To say Fred is still active is to say Bill Gates is still rich.  “I have counseled over 650 people with demonic problems for over 46 years. I have seen the Lord Jesus free Christians from oppression and lead them into a life of fellowship and victory.”

Fred quotes Scripture easily—and confidently.  He misses his wife, loves his kids, and glows about his grandkids.  And—he’s working on another book project.

As our time runs out, he escorts us to the lobby, where we walk by a grand piano.  He offers to play a quick song as we depart. Fred is no wannabe.  He plays musically and meaningfully. 

In the sixties, the Beatles playfully asked, "Will you still need me, will you still feed me when I'm 64?"  At 94, Fred Dickason is still feeding others spiritually.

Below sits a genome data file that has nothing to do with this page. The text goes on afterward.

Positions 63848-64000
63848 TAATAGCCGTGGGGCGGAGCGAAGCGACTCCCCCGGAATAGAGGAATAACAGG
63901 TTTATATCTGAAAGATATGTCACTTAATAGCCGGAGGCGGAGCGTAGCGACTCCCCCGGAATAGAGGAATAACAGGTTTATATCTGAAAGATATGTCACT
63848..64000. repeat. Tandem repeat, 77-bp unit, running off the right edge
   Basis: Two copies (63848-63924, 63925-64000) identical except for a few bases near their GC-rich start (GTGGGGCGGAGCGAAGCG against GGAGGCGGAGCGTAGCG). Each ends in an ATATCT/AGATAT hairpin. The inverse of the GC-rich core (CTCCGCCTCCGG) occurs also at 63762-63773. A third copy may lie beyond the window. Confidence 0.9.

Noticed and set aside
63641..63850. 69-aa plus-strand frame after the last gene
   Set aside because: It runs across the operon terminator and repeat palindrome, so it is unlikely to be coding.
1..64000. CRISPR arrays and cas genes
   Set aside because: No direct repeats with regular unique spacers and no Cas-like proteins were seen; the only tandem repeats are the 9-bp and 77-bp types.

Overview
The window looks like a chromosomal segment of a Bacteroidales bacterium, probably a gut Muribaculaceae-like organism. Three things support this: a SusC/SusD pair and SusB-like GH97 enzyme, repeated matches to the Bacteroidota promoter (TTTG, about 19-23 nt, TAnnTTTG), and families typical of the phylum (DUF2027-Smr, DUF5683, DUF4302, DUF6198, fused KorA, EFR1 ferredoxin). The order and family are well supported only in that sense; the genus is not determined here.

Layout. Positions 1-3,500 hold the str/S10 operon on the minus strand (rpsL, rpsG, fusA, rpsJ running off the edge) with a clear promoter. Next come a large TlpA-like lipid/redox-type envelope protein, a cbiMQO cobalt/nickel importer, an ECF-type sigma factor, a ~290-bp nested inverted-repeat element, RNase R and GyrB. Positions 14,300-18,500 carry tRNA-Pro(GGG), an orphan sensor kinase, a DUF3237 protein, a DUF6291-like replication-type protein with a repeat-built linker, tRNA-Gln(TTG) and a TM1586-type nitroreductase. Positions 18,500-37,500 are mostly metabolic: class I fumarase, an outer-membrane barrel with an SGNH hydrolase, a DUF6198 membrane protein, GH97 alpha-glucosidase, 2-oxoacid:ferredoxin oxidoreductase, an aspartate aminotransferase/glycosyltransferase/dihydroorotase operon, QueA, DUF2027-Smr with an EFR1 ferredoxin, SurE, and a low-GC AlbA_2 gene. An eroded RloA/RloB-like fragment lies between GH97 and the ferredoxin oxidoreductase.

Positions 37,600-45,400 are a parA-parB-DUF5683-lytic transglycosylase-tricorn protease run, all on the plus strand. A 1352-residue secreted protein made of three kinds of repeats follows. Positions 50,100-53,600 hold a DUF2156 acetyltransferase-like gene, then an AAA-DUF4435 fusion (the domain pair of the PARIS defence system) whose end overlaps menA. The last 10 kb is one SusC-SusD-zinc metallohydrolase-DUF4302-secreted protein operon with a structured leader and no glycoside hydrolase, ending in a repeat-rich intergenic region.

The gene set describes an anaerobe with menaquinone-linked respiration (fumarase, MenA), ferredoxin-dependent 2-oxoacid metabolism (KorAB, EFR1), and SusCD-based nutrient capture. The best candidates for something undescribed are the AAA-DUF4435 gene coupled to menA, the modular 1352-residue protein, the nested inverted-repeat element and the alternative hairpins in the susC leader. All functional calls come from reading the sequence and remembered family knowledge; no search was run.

You might say he’s in it—for the long haul.

 

Even to your old age I will be the same,
And even to your graying years I will bear you!
I have done it, and I will carry you;
And I will bear you and I will deliver you

- Isaiah 46:4

 

 

 

 

 

 
Worth Just 49 Cents?  

Can you name this author?  Two clues:

  • Clue #1: He wrote nearly 10% of the most quoted lines ever written or spoken in the English language.
  • Clue #2: Only one other English writer is quoted more often.

Who was he? William Shakespeare, of course (“a rose by any other name....parting is such sweet sorrow...”). He wrote 37 plays that total 884,429 words. By comparison, the King James Bible contains 783,137 words.

If the pen is mightier than the sword, Shakespeare was among the mightiest. That’s why I was so stunned when I saw the offer from Amazon Kindle.